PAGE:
The article analyses the role of Church’s Thesis in the context of the development of hypercomputation research. The text begins by presenting various views on the essence of computer science and the limitations of its methods. Then CT and its importance in determining the limits of methods used by computer science is presented. Basing on the above explanations, the work goes on to characterize various proposals of hypercomputation showing their relative power in relation to the arithmetic hierarchy. The general theme (...)
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  • Philosophy of Mind Is (in Part) Philosophy of Computer Science.Darren Abramson - 2011 - Minds and Machines 21 (2):203-219.
    In this paper I argue that whether or not a computer can be built that passes the Turing test is a central question in the philosophy of mind. Then I show that the possibility of building such a computer depends on open questions in the philosophy of computer science: the physical Church-Turing thesis and the extended Church-Turing thesis. I use the link between the issues identified in philosophy of mind and philosophy of computer science to respond to a prominent argument (...)
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  • Do Accelerating Turing Machines Compute the Uncomputable?B. Jack Copeland & Oron Shagrir - 2011 - Minds and Machines 21 (2):221-239.
    Accelerating Turing machines have attracted much attention in the last decade or so. They have been described as “the work-horse of hypercomputation”. But do they really compute beyond the “Turing limit”—e.g., compute the halting function? We argue that the answer depends on what you mean by an accelerating Turing machine, on what you mean by computation, and even on what you mean by a Turing machine. We show first that in the current literature the term “accelerating Turing machine” is used (...)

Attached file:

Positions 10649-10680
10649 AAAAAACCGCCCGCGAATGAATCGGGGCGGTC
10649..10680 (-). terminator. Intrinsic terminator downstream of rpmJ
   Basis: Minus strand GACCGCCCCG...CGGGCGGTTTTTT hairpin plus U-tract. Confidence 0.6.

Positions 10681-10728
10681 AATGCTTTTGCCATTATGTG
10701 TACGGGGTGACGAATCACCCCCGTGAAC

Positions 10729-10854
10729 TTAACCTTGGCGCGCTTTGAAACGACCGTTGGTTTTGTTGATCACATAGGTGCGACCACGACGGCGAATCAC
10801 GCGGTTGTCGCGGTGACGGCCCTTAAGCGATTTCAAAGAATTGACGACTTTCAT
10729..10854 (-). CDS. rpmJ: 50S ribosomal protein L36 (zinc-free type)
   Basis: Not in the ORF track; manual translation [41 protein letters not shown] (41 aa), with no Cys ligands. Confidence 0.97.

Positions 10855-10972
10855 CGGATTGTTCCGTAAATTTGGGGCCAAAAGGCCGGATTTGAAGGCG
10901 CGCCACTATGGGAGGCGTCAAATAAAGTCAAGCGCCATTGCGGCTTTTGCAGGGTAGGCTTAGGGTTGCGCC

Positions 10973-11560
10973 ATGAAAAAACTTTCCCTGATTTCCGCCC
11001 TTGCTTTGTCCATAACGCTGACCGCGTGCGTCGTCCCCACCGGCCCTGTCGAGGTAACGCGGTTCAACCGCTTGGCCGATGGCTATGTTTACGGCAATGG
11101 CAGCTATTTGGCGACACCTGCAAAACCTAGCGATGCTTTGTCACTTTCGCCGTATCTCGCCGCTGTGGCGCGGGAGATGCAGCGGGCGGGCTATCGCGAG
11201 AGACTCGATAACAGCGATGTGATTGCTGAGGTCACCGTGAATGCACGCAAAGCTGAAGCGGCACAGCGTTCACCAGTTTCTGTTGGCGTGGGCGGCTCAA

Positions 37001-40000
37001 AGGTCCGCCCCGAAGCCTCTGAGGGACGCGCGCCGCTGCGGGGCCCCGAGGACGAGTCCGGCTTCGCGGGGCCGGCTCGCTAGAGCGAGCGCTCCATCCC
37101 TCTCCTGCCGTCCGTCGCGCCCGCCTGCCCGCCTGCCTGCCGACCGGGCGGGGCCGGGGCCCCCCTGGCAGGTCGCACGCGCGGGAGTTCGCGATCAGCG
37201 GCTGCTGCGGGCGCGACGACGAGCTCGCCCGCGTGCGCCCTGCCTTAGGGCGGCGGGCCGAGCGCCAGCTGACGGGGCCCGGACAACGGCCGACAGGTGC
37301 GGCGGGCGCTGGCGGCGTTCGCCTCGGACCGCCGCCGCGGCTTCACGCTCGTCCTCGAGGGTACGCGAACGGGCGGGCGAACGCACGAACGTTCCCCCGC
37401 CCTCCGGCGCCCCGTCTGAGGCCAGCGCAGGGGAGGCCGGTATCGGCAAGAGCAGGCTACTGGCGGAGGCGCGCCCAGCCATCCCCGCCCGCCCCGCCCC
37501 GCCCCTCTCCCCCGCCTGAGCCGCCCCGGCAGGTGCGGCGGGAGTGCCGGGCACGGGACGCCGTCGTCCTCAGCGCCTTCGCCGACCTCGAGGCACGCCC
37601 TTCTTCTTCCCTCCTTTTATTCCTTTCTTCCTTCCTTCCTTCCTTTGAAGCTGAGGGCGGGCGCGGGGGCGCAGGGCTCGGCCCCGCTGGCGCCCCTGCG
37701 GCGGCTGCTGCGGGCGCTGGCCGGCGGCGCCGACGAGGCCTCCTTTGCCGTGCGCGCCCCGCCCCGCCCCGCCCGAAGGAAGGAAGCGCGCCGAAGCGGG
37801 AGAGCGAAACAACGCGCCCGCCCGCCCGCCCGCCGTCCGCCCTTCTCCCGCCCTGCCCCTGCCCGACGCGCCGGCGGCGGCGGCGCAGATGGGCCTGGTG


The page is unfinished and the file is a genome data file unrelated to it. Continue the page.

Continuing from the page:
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  • Evolved Computing Devices and the Implementation Problem.Lukáš Sekanina - 2007 - Minds and Machines 17 (3):311-329.
    The evolutionary circuit design is an approach allowing engineers to realize computational devices. The evolved computational devices represent a distinctive class of devices that exhibits a specific combination of properties, not visible and studied in the scope of all computational devices up till now. Devices that belong to this class show the required behavior; however, in general, we do not understand how and why they perform the required computation. The reason is that the evolution can utilize, in addition to the (...)
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  • The Turing Test.Graham Oppy & D. Dowe - 2003 - Stanford Encyclopedia of Philosophy.
    This paper provides a survey of philosophical discussion of the "the Turing Test". In particular, it provides a very careful and thorough discussion of the famous 1950 paper that was published in Mind.
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  • Computation in Cognitive Science: It is Not All About Turing-Equivalent Computation.Kenneth Aizawa - 2010 - Studies in History and Philosophy of Science Part A 41 (3):227-236.
    It is sometimes suggested that the history of computation in cognitive science is one in which the formal apparatus of Turing-equivalent computation, or effective computability, was exported from mathematical logic to ever wider areas of cognitive science and its environs. This paper, however, indicates some respects in which this suggestion is inaccurate. Computability theory has not been focused exclusively on Turing-equivalent computation. Many essential features of Turing-equivalent computation are not captured in definitions of computation as symbol manipulation. Turing-equivalent computation did (...)